Remembering Planting Day on Good Friday

Saturday, April 15, 2006 - by Harmon Jolley
Where is Eb when you need him?  Click to enlarge.
Where is Eb when you need him? Click to enlarge.

As of this writing, I’ve been busy with spring planting in our garden. Like Lisa Douglas used to say on the TV show, “Green Acres,” the seeds are now in the rich brown earth, and will be “shoosting” up to the sun and the sky. Carrying on what is a definitely a southern tradition, I took off from work on Good Friday in order to plant our garden.

Concerning Good Friday as a day to plant a garden, Roots Web (www.rootsweb.com) says, “Certain lore ruled the weather and the planting and harvesting of gardens and crops. Most all our forefathers planted by the signs of the Zodiac and by certain Saint's days. Potatoes were planted on St. Patrick's Day and all other vegetables for an early healthy crop should be planted on Good Friday. The idea was that as Christ was buried on Friday and came forth from the grave on Sunday, so would these garden plants.”

Catholic Online (www.catholic.org) mentioned that the traditional planting day can also be traced to the parable of the Sower (Luke 8:4-15). The good seed was seen as a metaphor for the burial of Jesus on Good Friday, since the seed had to be buried in order to produce fruit.

The planting day on Good Friday and gardening in general are part of our family’s tradition. My grandparents on both sides of the family had gardens, though out of necessity more than pleasure. A garden was a way to keep a large family fed during the Depression. My mother’s family had a large garden on their farm near Jasper, TN while my father’s family sowed a smaller plot behind their home in St. Elmo. The experiences were similar in my wife’s family.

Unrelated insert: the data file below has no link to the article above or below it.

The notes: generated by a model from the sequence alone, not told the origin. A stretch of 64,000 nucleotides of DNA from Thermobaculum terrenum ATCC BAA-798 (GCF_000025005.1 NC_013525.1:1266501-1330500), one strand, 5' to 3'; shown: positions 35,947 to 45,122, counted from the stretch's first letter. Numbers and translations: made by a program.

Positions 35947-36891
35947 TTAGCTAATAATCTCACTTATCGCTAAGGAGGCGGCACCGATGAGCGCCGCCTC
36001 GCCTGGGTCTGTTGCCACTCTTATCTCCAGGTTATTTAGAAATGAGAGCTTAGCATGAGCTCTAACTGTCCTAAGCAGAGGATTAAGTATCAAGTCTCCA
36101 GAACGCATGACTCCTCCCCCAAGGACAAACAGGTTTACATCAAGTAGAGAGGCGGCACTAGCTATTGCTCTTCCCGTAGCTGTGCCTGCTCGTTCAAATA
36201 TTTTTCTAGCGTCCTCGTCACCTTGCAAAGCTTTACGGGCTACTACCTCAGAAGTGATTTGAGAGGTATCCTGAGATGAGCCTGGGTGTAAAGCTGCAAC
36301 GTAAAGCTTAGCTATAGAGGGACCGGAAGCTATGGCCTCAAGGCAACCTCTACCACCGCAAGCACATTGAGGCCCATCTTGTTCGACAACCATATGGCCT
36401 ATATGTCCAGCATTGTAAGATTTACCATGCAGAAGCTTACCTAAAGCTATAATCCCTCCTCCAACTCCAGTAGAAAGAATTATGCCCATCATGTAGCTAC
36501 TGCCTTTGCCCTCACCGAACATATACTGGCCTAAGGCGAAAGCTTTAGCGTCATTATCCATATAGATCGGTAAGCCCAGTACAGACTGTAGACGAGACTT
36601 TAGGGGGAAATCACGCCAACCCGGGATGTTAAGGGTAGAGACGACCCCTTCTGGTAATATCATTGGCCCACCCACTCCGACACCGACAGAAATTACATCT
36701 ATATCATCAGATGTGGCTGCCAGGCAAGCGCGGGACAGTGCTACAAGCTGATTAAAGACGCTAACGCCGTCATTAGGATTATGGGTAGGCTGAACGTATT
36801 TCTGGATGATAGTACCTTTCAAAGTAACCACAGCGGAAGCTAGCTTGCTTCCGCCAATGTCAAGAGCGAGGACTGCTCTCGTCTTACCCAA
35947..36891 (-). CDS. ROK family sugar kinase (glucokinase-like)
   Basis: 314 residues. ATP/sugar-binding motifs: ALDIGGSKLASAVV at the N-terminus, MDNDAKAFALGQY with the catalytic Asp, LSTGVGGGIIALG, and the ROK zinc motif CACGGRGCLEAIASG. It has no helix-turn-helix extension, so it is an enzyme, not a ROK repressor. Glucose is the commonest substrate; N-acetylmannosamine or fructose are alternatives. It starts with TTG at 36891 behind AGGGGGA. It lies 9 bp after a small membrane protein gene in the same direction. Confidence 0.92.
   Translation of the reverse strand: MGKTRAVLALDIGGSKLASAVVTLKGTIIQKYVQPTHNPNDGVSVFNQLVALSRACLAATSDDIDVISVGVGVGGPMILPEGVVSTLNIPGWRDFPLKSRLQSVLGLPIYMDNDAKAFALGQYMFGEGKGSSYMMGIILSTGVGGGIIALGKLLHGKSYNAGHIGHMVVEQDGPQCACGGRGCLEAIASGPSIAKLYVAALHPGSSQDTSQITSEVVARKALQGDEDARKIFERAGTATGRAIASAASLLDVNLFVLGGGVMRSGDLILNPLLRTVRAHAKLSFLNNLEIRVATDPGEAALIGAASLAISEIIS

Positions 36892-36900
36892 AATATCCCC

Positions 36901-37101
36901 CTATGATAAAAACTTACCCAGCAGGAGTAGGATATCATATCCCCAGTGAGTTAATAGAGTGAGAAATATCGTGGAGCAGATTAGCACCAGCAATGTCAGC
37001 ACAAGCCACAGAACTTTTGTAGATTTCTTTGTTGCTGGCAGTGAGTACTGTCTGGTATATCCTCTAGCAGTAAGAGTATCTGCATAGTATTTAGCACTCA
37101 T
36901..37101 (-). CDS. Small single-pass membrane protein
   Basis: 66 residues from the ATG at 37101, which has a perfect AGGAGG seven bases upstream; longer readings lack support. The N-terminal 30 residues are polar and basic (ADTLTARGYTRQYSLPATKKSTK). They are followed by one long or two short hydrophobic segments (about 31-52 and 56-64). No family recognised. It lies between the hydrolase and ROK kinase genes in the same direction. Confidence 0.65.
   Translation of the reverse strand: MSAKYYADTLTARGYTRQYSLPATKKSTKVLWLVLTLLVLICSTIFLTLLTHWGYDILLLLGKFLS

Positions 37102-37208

My parents lived in the city for many years before moving to Middle Valley. There, they were able to get back to their roots by having a garden. My mother said that one of the biggest grins she ever saw on my father’s face was when he dug his first sweet potato. He also kept the office staff at Combustion Engineering supplied with fresh produce for several years.

There are many benefits of having a home garden. Working in the garden provides good exercise, and gives families an opportunity to be together. You can have fresh fruits and vegetables all summer, and save some for the off-season by canning or freezing. If you have a bumper crop, there are now opportunities at places like the Chattanooga Market to sell your produce.

We grow a variety of items in our garden, but the one that generates the most questions and comments is popcorn. Many folks seem to think that popcorn is something made in a factory, not grown as a crop. Some do not realize that it is suitable for a home garden. . When our daughter shared some home-grown popcorn with other dorm students at her college, one of the students asked, “Are you Amish?” Once you’ve had fresh Tennessee popcorn, you never want to go back to the microwaved variety.